special needs, and tree planting on a land reclamation project.

• In Employment Placements, participants are hired by an employer with the assistance of
  the Ontario Works delivery agent, and are paid the prevailing wage for the position.

• Employment placements must not take jobs away from current employees by replacing
  them with people on welfare, or filling vacancies that have resulted from layoffs.

• Employment placement services may also include financial support for employers who
  provide on-the-job training, job coaching, additional supervision, and financial assistance
  with workplace safety insurance.

• In 1999/2000, over 30,000 people took part in Ontario Works placements.
                                        May 2001                                           11
SPECIFIC EMPLOYMENT ASSISTANCE MEASURES:
BASIC EDUCATION
• Education can be an important factor in enabling some people to make the transition to
  work. More and more jobs and employers demand higher levels of education, as well as
  good writing and math skills.

• Ontario Works screens participants and refers them to basic education and training in
  their local community.

• Through Ontario Works, basic education and training programs help people prepare to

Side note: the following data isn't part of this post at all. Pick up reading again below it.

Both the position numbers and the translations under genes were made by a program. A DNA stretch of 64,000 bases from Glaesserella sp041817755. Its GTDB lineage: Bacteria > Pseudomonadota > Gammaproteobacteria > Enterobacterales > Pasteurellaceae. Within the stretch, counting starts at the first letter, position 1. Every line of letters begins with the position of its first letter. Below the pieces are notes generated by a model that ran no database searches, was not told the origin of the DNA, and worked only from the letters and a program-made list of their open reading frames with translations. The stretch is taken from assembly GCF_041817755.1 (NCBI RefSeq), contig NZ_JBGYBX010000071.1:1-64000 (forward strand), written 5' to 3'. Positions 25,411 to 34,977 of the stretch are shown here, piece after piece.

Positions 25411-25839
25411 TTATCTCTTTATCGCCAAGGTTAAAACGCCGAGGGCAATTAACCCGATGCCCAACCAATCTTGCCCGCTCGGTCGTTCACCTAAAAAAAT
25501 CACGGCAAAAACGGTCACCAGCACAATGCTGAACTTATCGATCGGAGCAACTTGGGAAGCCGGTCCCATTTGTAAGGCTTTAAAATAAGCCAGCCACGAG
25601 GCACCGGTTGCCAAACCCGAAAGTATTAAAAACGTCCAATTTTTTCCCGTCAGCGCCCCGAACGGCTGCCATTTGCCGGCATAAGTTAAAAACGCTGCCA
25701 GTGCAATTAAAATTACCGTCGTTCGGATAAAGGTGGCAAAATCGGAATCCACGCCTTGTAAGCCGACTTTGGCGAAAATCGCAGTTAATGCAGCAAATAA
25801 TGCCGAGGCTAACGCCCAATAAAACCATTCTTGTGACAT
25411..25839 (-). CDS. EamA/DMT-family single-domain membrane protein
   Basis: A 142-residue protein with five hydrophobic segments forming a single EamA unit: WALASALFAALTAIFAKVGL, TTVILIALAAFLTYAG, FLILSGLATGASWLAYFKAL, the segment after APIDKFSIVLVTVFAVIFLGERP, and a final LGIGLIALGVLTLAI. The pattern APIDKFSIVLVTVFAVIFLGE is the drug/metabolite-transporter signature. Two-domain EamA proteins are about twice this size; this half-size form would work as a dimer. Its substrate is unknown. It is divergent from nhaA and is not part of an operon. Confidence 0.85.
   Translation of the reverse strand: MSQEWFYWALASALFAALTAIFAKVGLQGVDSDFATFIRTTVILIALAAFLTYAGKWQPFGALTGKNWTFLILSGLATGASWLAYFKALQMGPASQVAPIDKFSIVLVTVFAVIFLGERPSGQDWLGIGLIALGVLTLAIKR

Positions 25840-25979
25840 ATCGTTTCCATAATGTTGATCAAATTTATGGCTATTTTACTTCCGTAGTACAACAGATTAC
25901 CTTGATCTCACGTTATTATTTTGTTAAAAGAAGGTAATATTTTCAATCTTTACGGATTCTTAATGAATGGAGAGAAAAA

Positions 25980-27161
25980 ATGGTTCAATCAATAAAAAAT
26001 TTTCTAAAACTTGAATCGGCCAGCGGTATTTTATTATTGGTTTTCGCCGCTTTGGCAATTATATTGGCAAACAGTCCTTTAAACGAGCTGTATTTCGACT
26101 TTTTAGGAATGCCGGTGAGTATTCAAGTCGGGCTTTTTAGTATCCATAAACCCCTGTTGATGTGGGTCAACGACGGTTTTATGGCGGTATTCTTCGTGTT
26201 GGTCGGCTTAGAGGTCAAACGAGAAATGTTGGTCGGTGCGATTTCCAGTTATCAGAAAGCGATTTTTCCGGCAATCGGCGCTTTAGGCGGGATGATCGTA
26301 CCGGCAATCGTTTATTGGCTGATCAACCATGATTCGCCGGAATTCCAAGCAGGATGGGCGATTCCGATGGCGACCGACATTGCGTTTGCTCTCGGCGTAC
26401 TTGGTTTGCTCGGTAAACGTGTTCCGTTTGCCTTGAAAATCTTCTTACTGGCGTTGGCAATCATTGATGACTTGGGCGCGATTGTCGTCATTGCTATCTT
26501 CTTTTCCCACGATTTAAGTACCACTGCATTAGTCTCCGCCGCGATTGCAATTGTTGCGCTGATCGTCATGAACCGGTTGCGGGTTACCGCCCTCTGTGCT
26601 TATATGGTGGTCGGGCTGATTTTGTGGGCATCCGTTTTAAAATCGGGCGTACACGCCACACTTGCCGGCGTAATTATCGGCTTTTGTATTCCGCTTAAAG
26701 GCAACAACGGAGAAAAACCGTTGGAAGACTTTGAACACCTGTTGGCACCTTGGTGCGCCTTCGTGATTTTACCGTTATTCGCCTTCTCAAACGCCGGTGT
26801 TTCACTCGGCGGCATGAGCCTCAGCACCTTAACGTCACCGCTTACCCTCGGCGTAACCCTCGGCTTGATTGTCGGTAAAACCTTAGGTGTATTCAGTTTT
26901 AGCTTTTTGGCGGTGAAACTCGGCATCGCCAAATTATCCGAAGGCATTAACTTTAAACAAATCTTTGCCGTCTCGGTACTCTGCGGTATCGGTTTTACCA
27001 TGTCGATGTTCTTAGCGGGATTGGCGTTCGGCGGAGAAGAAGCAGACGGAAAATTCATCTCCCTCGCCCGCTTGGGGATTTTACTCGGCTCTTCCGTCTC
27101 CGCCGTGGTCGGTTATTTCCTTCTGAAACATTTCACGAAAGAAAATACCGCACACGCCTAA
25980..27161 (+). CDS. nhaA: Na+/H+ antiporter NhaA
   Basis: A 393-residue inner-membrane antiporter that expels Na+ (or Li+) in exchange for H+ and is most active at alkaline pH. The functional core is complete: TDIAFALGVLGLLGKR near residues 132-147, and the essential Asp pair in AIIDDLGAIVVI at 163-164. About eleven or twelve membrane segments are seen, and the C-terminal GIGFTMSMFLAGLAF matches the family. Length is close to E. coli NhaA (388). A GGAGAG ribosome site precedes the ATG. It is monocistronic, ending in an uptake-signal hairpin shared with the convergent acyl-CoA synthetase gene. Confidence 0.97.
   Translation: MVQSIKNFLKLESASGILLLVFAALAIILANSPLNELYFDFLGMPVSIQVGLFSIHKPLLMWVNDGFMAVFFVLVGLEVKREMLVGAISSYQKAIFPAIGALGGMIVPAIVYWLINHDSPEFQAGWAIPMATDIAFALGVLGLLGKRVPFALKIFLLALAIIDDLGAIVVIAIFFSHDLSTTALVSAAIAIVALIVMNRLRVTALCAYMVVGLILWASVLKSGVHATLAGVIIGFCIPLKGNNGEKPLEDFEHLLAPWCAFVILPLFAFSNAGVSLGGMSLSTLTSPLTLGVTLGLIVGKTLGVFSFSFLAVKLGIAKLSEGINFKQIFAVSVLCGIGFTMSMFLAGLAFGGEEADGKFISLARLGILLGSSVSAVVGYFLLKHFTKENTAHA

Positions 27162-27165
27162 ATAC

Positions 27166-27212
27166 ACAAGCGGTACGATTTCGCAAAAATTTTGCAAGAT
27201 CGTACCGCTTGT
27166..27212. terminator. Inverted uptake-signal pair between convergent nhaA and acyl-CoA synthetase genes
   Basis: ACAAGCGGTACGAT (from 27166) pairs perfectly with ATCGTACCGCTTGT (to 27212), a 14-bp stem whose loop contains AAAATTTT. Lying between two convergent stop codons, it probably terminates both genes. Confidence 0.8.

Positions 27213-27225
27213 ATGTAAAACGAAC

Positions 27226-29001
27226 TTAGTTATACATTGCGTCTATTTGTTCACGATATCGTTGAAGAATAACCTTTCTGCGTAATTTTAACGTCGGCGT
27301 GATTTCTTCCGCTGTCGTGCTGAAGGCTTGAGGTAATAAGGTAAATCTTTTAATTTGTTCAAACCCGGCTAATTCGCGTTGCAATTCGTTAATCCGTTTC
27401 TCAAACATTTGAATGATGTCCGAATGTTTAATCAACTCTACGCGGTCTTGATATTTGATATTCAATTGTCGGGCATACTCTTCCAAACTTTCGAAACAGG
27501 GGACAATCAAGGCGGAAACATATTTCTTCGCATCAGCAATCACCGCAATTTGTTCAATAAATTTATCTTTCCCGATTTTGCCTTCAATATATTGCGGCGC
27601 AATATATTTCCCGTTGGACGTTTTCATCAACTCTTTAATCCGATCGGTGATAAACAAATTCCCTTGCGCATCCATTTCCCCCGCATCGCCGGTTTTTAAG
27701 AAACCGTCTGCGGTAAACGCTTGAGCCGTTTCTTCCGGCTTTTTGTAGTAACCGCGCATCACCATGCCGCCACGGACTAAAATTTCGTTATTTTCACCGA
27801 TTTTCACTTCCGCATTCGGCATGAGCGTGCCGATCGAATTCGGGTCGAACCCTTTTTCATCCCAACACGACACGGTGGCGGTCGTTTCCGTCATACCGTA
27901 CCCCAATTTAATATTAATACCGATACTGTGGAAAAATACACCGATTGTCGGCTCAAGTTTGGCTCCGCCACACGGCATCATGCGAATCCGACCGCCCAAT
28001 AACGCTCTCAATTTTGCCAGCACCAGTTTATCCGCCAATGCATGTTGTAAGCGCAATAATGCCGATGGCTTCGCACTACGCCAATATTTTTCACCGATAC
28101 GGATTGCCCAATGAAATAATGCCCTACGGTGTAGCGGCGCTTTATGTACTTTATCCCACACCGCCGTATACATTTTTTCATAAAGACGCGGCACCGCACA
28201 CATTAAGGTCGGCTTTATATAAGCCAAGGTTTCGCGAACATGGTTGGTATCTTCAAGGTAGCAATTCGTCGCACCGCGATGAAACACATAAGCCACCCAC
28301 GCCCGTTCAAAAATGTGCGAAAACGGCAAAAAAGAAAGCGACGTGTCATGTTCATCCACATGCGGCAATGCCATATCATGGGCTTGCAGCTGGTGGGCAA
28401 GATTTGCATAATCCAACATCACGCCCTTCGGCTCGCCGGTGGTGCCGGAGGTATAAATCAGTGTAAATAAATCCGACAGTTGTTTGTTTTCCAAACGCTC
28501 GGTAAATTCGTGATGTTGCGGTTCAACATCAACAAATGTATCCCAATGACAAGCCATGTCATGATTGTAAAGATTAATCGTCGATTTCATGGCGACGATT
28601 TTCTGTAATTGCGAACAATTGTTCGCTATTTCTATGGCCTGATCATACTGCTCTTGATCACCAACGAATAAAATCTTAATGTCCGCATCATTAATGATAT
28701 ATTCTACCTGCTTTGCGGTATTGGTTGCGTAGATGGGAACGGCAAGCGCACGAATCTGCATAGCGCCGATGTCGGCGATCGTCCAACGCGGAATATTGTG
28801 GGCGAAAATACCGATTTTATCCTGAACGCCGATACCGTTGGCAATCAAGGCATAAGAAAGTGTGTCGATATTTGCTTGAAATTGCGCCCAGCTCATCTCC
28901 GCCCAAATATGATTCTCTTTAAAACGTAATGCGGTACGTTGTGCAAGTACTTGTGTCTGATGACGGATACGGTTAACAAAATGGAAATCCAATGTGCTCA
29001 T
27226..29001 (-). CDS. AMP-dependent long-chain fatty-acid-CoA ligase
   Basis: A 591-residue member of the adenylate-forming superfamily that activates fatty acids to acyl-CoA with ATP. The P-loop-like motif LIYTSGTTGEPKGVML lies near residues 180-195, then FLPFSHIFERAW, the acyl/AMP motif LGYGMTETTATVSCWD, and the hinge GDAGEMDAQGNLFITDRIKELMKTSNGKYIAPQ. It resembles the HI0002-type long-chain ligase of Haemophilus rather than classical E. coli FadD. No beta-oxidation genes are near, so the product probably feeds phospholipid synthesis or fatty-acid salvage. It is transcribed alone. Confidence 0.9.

meet the demands of the workplace.

• These programs allow people to:

  Ø Complete their secondary school education (Grade 12 or equivalency);

  Ø Obtain academic prerequisites for entry into job skills training;

  Ø Improve their language skills in either English or French; and

  Ø Upgrade their literacy and numeracy skills.



                                        May 2001                                          12
SPECIFIC EMPLOYMENT ASSISTANCE MEASURES:
JOB SKILLS TRAINING

• Through Ontario Works, participants can access the job skills training
  necessary to meet the changing needs of today’s global economy.

• Ontario Works is helping people access training programs by referring
  participants to community colleges, private sector and community-based
  organizations for job specific training.

• Ontario Works helps participants get on-the-job training, often the best kind of
  training.